There holds

$$\begin{aligned}\begin{aligned} |\nabla v^\varepsilon |_2^2 = \frac{\bar{\rho }^2|\nabla (\phi u_0^\varepsilon )|_2^2\sum _{j=1}^K\theta _j^{1-N/2}}{|u^\varepsilon |_2^2} \quad \text {and} \quad \sum _{j=1}^K\theta _j|v_j^\varepsilon |_{2^*}^{2^*}= \frac{\bar{\rho }^{2^*}|\phi u_0^\varepsilon |_{2^*}^{2^*}\sum _{j=1}^K\theta _j^{1-N/2}}{|u^\varepsilon |_2^{2^*}}, \end{aligned}\end{aligned}$$

thus, denoting \(k=2\) (resp. \(k=4\)) if \(N=3\) (resp. \(N=4\)),

$$\begin{aligned} \begin{aligned} \frac{|\nabla v^\varepsilon |_2^N}{\left( \sum _{j=1}^K\theta _j|v_j^\varepsilon |_{2^*}^{2^*}\right) ^{N/2-1}}&=\sum _{j=1}^K\theta _j^{1-N/2}\left( \frac{|\nabla (\phi u_0^\varepsilon )|_2}{|\phi u_0^\varepsilon |_{2^*}}\right) ^N\\&=\sum _{j=1}^K\theta _j^{1-N/2}\left( \frac{S^{N/2}+O(\varepsilon ^{N-2})}{S^{(N-2)/2}+O(\varepsilon ^k)}\right) ^{N/2}\\&=\sum _{j=1}^K\theta _j^{1-N/2}\bigl (S+O(\varepsilon ^{N-2})\bigr )^{N/2}\\&=\sum _{j=1}^K\theta _j^{1-N/2}S^{N/2}+O(\varepsilon ^{N-2}). \end{aligned}\end{aligned}$$

Now we estimate \(\int _{{\mathbb {R}}^N}\widetilde{G}(s_\varepsilon \star v^\varepsilon )\,dx\) as \(\varepsilon \rightarrow 0^+\). From (2.4) and the fact, due to (A2) and (A5), that \(\widetilde{G}(u)>0\) if \(u\ne 0\), we deduce there exists \(C>0\) such that \(\widetilde{G}(u)\ge C|u|^p\) if \(|u|\le 1\) and \(\widetilde{G}(u)\ge C|u|^q\) if \(|u|>1\).

$$\begin{aligned}\begin{aligned} \int _{{\mathbb {R}}^N}\widetilde{G}(s_\varepsilon \star v^\varepsilon )\,dx&\ge C s_\varepsilon ^{N(p/2-1)}\int _{{\mathbb {R}}^N}|v^\varepsilon |^p\chi _{\{|s_\varepsilon ^{N/2} v^\varepsilon |\le 1\}}\,dx\\&\quad +C s_\varepsilon ^{N(q/2-1)}\int _{{\mathbb {R}}^N}|v^\varepsilon |^q\chi _{\{|s_\varepsilon ^{N/2} v^\varepsilon |> 1\}}\,dx\\&\ge C' |\phi u_0^\varepsilon |_2^{N(p/2-1)-p}\int _{{\mathbb {R}}^N}|\phi u_0^\varepsilon |^p\chi _{\{|s_\varepsilon ^{N/2} v^\varepsilon |\le 1\}}\,dx\\&\quad +C' |\phi u_0^\varepsilon |_2^{N(q/2-1)-q}\int _{{\mathbb {R}}^N}|\phi u_0^\varepsilon |^q\chi _{\{|s_\varepsilon ^{N/2} v^\varepsilon |> 1\}}\,dx\\&\ge C' |\phi u_0^\varepsilon |_2^{(N/2-1)p-N}\int _{{\mathbb {R}}^N}|\phi u_0^\varepsilon |^p\chi _{\{|s_\varepsilon ^{N/2}v^\varepsilon |\le 1\}}\chi _{\{\phi u_0^\varepsilon \ge 1\}}\,dx\\&\quad +C' |\phi u_0^\varepsilon |_2^{(N/2-1)q-N}\int _{{\mathbb {R}}^N}|\phi u_0^\varepsilon |^q\chi _{\{|s_\varepsilon ^{N/2} v^\varepsilon |> 1\}}\chi _{\{\phi u_0^\varepsilon \ge 1\}}\,dx\\&\ge C' \min \big \{|\phi u_0^\varepsilon |_2^{(N/2-1)p-N},|\phi u_0^\varepsilon |_2^{(N/2-1)q-N}\big \}\\&\qquad \int _{{\mathbb {R}}^N}|\phi u_0^\varepsilon |^{\min \{p,q\}}\chi _{\{\phi u_0^\varepsilon \ge 1\}}\,dx\\&\ge C'' |\phi u_0^\varepsilon |_2^{(N/2-1)\max \{p,q\}-N}\varepsilon ^{N-(N/2-1)\min \{p,q\}} \end{aligned}\end{aligned}$$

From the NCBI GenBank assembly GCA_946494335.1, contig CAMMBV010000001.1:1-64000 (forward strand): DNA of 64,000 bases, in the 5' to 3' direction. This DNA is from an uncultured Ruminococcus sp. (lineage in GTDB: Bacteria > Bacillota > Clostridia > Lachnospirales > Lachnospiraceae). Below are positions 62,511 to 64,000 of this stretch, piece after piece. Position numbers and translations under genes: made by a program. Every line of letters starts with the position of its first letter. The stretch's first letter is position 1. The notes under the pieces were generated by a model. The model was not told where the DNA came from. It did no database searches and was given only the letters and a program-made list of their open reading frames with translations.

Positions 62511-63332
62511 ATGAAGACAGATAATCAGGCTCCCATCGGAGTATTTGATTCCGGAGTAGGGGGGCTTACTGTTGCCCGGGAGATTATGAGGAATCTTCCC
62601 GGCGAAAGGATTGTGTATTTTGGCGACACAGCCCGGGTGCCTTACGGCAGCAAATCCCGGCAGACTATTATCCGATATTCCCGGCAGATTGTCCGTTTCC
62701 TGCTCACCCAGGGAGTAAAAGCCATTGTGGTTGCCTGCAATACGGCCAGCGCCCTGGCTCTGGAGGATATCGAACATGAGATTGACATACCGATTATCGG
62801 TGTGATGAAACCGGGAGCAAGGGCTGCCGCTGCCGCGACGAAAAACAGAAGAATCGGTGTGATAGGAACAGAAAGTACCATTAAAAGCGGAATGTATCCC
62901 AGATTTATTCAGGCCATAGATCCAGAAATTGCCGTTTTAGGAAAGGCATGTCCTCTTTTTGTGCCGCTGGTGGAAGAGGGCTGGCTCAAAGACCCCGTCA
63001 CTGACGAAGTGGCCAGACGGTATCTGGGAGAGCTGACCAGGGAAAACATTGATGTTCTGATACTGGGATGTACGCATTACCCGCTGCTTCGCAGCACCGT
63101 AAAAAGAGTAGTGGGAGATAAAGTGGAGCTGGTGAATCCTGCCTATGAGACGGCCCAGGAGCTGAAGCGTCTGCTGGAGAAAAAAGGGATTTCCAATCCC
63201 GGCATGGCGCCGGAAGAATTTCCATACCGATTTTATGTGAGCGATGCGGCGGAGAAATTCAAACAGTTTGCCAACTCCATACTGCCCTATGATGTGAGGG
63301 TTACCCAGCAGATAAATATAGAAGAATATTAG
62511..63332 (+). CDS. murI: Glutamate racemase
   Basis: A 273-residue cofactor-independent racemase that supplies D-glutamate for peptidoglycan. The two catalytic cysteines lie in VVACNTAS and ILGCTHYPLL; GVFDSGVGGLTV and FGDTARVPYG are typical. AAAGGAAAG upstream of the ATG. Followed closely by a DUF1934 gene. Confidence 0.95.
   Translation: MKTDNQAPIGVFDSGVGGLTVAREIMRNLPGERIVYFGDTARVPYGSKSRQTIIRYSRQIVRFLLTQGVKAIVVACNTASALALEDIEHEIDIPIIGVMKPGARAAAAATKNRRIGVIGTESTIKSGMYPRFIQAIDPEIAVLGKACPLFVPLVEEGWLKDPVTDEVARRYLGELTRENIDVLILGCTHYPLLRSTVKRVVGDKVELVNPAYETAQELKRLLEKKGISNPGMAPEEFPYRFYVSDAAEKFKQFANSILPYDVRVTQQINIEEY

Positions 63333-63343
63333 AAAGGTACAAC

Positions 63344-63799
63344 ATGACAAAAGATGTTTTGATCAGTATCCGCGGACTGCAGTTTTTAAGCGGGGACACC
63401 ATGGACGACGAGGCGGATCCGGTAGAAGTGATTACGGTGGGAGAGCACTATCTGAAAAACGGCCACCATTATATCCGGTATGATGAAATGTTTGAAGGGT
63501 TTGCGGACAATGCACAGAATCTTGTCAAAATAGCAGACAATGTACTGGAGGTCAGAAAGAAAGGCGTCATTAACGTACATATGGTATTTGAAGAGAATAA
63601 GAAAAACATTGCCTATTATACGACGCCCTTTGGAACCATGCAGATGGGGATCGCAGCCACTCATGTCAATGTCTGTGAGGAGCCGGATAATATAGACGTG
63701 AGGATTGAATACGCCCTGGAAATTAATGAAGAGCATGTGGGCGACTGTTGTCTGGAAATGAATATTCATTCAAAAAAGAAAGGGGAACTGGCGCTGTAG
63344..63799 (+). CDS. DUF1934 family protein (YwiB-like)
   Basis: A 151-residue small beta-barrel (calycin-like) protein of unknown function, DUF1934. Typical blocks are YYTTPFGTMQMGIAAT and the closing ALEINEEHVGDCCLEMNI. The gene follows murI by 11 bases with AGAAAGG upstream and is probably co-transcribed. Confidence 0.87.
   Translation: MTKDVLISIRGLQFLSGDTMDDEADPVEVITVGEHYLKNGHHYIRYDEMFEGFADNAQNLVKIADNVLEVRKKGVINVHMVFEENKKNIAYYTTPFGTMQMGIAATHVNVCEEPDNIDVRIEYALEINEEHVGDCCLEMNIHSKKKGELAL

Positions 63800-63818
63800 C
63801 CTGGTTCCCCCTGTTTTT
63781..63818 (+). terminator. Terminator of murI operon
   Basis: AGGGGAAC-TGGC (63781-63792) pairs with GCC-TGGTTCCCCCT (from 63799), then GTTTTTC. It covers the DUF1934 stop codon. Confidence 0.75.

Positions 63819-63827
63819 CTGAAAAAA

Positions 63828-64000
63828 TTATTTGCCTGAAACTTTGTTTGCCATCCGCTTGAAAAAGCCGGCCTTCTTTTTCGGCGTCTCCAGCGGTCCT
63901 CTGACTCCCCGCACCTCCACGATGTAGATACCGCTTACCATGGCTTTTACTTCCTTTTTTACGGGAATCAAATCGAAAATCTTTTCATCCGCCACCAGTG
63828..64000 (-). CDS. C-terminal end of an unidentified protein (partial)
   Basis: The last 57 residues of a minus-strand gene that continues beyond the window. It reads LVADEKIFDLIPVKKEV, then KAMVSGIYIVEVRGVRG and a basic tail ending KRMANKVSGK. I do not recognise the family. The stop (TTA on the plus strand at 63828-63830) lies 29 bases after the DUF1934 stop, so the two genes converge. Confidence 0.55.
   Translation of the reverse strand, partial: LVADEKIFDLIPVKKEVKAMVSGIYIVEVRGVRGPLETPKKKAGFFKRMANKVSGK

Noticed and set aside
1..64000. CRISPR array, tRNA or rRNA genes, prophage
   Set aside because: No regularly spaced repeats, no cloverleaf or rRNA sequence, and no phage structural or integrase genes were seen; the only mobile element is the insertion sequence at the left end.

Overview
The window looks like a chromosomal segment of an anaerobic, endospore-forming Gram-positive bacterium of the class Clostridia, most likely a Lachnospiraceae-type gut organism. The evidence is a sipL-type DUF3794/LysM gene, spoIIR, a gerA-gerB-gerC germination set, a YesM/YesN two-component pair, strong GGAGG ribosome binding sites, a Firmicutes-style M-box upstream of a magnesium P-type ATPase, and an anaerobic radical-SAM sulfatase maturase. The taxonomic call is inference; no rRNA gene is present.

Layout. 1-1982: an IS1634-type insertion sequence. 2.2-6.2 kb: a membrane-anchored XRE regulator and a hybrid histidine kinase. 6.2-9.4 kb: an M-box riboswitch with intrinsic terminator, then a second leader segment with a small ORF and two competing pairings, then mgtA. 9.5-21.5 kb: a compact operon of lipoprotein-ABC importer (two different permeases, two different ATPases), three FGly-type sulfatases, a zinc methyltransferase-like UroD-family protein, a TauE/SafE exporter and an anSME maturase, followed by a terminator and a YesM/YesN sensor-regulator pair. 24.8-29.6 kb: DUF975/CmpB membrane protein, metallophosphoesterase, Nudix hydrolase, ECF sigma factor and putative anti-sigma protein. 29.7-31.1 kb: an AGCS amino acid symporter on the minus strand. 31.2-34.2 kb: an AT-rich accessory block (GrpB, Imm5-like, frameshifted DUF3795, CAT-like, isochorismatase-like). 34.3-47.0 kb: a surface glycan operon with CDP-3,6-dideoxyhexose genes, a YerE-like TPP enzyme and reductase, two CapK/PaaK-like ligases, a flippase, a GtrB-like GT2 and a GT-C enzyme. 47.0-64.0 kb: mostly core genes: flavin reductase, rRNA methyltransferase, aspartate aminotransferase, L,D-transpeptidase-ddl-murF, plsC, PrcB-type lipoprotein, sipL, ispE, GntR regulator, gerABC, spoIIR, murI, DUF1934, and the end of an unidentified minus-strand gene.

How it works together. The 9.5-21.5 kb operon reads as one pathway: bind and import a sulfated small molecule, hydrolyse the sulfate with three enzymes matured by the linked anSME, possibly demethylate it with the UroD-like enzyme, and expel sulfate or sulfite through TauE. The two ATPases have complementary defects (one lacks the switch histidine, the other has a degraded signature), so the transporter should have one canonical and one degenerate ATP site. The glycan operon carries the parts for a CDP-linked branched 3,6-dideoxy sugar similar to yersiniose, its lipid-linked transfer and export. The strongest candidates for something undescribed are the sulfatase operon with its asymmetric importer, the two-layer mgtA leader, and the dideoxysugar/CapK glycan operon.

as \(\varepsilon \rightarrow 0^+\) because \((N/2-1)r-N<0\), \(r\in \{p,q\}\), where \(C',C''>0\) are constants. There follows that

$$\begin{aligned} c\le \sum _{j=1}^K\theta _j^{1-N/2}\frac{S^{N/2}}{N}+O(\varepsilon ^{N-2})-C''|\phi u_0^\varepsilon |_2^{(N/2-1)\max \{p,q\}-N}\varepsilon ^{N-(N/2-1)\min \{p,q\}}. \end{aligned}$$

If \(N=3\), then

$$\begin{aligned}\begin{aligned} |\phi u_0^\varepsilon |_2^{(N/2-1)\max \{p,q\}-N}\varepsilon ^{N-(N/2-1)\min \{p,q\}}&=\frac{\varepsilon ^{3-\min \{p,q\}/2}}{(C_3\varepsilon )^{3/2-\max \{p,q\}/4}+O(\varepsilon ^{3-\max \{p,q\}/2})}\\&\ge C\varepsilon ^{(3+\max \{p,q\}/2-\min \{p,q\})/2} \end{aligned}\end{aligned}$$

and \(0<(3+\max \{p,q\}/2-\min \{p,q\})/2<1=N-2\). If \(N=4\), then

$$\begin{aligned}\begin{aligned} |\phi u_0^\varepsilon |_2^{(N/2-1)\max \{p,q\}-N}\varepsilon ^{N-(N/2-1)\min \{p,q\}}&=\frac{\varepsilon ^{4-\min \{p,q\}}}{(\sqrt{C_4|\ln \varepsilon |}\,\varepsilon )^{4-\max \{p,q\}}+O(\varepsilon ^{4-\max \{p,q\}})}\\&\ge C\varepsilon ^{|p-q|}|\ln \varepsilon |^{\max \{p,q\}/2-2} \end{aligned}\end{aligned}$$

and \(|p-q|<2=N-2\), \(\max \{p,q\}-4\le 0\), and \(|p-q|>0\) or \(\max \{p,q\}-4<0\). Either way, \(O(\varepsilon ^{N-2})-C''|\phi u_0^\varepsilon |_2^{(N/2-1)\max \{p,q\}-N}\varepsilon ^{N-(N/2-1)\min \{p,q\}}<0\) for sufficiently small \(\varepsilon \) and

$$\begin{aligned} c<\sum _{j=1}^K\theta _j^{1-N/2}\frac{S^{N/2}}{N}. \end{aligned}$$

Since there exist nonlinearities that do not satisfy the assumptions of Proposition 2.6(ii), we provide other sufficient conditions for (1.9) to hold.

Lemma 2.7

Assume that (A1)–(A5) are satisfied and \(\theta \in (0,\infty )^K\).